While I’ve heard somewhere that the food may not even deserve to be called “food”, it is the only character meal where you can find all of the Big 5 (Mickey, Minnie, Donald, Goofy, Pluto), and I mean, they do have Mickey Waffles, and the Monorail goes right through the hotel. Gotta find the silver lining somewhere, but seriously the Big 5 is your silver lining. Oh, also, it’s crazy loud.

Best Friends Breakfast at ‘Ohana @ Polynesian (TPR 91, TPA 3, AER 8.5)
The food here is served ‘Ohana-style (‘Ohana means family you know), meaning you get a big ol’ skillet filled with bacon, eggs, sausage and fried potatoes. Oh, and everyone is your cousin, like you’re island family, or from Alabama. Also, I’m told there are delicious sticky sweet cinnamony rolls. Mickey and Pluto join Lilo and Stitch and wear Hawaiian shirts and leis (which you’ll also be given). ‘Ohana is one of the more highly regarded character meals on site, but it’s only at breakfast time.

Supercalifragilistic Breakfast at 1900 Park Fare @ Grand Floridian (TPR 91, TPA 2.5, AER 8.6)
As noted above, my wife is a fan of Ms. Mary Poppins, so this is on our short list, not sure exactly where to squeeze it, but we’ll be trying to get it in. You can catch Mary, along with Alice and the Mad Hatter, as well as Winnie and Tigger if you didn’t catch them at Crystal Palace (or even if you did). There are a few more different options on the buffet here than at some of the other character breakfasts, but you know, there are still Mickey waffles. I mean, let’s not get crazy.

Cinderella’s Happily Ever After Dinner at 1900 Park Fare @ Grand Floridian (TPR 91, TPA 2.5, AER 6.9)
Another alternative to the Royal Table if your little princess has Cinderella at the top of her must see list. Guests will also meet Prince Charming, Lady Tremaine and the Stepsisters, all making their only character meal appearance. Also, this is the home of the famous Strawberry Soup.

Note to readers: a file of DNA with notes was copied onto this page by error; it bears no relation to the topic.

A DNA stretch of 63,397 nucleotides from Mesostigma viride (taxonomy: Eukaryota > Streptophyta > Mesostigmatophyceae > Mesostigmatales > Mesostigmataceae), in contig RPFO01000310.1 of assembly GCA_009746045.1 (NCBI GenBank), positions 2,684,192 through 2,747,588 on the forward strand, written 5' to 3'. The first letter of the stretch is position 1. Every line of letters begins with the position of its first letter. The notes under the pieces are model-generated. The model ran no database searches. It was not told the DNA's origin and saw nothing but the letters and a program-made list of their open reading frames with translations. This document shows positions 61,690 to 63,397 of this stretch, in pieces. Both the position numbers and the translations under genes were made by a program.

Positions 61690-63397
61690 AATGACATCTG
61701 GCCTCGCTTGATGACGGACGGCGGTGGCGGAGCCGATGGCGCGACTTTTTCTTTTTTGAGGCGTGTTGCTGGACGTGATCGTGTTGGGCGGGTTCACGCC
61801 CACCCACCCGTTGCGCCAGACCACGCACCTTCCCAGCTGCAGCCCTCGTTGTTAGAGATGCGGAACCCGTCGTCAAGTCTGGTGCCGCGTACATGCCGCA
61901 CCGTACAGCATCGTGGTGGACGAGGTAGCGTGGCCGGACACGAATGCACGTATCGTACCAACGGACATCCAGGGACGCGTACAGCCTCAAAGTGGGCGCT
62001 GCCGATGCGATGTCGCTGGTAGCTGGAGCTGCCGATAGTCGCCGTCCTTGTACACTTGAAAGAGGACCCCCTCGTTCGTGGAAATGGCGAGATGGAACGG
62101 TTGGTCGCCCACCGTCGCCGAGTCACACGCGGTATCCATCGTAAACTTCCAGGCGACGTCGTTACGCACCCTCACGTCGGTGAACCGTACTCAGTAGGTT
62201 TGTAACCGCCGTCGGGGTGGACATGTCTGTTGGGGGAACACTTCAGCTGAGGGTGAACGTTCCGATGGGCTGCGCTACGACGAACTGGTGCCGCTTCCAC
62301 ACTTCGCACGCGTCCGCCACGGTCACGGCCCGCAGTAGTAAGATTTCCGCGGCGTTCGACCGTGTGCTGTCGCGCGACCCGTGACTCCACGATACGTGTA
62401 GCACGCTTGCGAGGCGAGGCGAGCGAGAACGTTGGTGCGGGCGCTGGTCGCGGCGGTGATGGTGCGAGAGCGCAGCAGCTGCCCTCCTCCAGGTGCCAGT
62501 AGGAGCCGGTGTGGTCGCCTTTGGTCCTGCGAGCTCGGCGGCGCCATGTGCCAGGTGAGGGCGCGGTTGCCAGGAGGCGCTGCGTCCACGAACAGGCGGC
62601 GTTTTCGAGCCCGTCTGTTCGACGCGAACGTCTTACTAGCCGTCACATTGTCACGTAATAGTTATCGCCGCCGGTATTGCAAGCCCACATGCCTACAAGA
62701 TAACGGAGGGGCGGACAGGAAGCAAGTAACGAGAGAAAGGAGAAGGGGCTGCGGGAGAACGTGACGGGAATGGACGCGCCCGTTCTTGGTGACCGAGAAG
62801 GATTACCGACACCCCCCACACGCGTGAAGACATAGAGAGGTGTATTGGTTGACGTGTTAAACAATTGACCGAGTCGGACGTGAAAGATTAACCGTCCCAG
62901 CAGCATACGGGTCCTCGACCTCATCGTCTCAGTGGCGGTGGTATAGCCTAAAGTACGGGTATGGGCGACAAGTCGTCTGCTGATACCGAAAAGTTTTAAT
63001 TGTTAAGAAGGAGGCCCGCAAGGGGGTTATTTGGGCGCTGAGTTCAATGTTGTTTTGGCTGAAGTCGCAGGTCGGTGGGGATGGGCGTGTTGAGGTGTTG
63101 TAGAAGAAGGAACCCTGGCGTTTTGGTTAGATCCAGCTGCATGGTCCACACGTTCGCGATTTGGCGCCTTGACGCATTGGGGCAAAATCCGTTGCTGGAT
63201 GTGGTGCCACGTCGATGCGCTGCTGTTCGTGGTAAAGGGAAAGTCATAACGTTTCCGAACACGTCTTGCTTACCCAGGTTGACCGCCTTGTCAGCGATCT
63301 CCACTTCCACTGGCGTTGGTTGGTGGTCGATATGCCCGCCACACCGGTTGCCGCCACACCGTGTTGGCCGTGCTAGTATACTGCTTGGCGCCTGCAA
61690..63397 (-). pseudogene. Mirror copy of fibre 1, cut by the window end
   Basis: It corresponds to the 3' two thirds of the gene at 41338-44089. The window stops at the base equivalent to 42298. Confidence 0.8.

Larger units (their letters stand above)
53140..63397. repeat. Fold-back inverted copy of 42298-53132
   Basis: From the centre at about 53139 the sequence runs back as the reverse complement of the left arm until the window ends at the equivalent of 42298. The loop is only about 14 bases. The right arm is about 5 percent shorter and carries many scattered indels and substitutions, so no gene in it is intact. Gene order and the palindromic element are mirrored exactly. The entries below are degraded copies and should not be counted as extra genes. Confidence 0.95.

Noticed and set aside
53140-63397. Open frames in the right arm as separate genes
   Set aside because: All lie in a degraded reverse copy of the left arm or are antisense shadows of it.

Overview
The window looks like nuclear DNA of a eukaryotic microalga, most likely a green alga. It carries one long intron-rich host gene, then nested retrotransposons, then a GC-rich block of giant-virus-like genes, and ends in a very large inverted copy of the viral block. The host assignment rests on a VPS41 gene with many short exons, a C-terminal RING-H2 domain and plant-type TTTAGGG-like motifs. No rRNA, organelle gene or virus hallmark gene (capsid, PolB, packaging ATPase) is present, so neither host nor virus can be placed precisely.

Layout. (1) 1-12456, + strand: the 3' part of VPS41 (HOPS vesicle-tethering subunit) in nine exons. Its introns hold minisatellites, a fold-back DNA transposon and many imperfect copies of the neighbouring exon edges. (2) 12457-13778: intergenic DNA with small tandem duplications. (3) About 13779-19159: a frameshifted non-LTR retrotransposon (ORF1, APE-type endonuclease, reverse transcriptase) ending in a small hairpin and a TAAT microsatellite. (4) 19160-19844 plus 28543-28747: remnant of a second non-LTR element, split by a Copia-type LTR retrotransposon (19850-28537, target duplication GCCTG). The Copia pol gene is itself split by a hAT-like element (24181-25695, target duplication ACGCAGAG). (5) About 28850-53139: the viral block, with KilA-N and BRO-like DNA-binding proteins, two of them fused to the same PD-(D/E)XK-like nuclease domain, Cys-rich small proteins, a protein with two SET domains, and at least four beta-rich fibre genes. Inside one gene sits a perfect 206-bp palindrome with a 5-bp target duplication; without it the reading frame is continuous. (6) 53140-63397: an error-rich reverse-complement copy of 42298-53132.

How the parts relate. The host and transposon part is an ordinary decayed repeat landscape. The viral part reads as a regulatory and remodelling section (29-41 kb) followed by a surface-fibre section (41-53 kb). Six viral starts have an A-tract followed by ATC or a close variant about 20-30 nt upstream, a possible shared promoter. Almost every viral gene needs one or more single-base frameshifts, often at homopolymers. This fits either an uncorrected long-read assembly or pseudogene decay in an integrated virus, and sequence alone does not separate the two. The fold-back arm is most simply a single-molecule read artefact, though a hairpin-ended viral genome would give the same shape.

Cape May Café @ Beach Club (TPR 91, TPA 3.5, AER 7.3)
You can catch Minnie, Donald and Goofy at this beach themed meal. Also, there’s all you can eat seafood at dinner time, so that’s got to account for something. It can be pretty difficult getting here in the morning if you’re not staying at an Epcot resort. I think we’re going to stay in the Epcot area next time around, so I think we’ll save this one for that trip.

Garden Grove @ Swan Resort (TPR 70, TPA 2, AER 9 (breakfast), AER 7.7 (Dinner))
This one doesn’t seem to be rated very well, will have to check some other sources, but they do have Prime Rib on their dinner buffet. Also, note that characters only make appearances for breakfasts on Saturday and Sunday. They’re there nightly for dinner.

So, now that we’ve gone over these, let’s talk what I’m planning for OUR trip. On the definite list, we have Crystal Palace (to catch Eeyore and get an early AM ADR at Magic Kingdom) and Tusker House (Rivers of Light Package and early morning ADR, wish my travel agent luck). We’ll probably do Cinderella’s Royal Table as a decent value use of 2 credits (We’re going with a Deluxe Dining Plan, but don’t want to have sit down meals 3 times a day). If we end up taking the niece (or maybe even my sister in law), we might tack on Akershus to get some extra princess action. I think we’re going to end up with a pick’em between ‘Ohana Best Friends Breakfast and Kona Café (TONGA TOAST!!! KONA COFFEE!!!!), and as I noted above, we’ll try to squeeze in breakfast at 1900 too, if we get a chance.

What are some of your favorite character dining experiences? Anything people need to know that I left out?

Planning Our Perfect Vacation

So, as I’ve noted in my about page everywhere, we’ve been planning our upcoming WDW trip ever since our son was born. I’ve been to WDW a few times with my parents (once with my wife and parents), and my wife used to go every year as a cheerleading coach, so we have a decent feel for it, but I like to delve into travel plans, so I’ve spent a lot of time reading reviews and tips, watching videos, and crunching numbers to try and get everything just right. I thought I’d write this post to give you an idea of some of the things we’ve considered in locking down our plans for our reservation.

First off, this is what we’re calling our “all-in” trip. For us, that means we’re trying to knock out as many quintessential must-do Disney World things as we can in one trip, so that future visits don’t have to be so inclusive. Thus, if our plans exceed your personal budget or thoughts, don’t worry. There’s a WDW plan of attack for everyone and on a lot of budgets.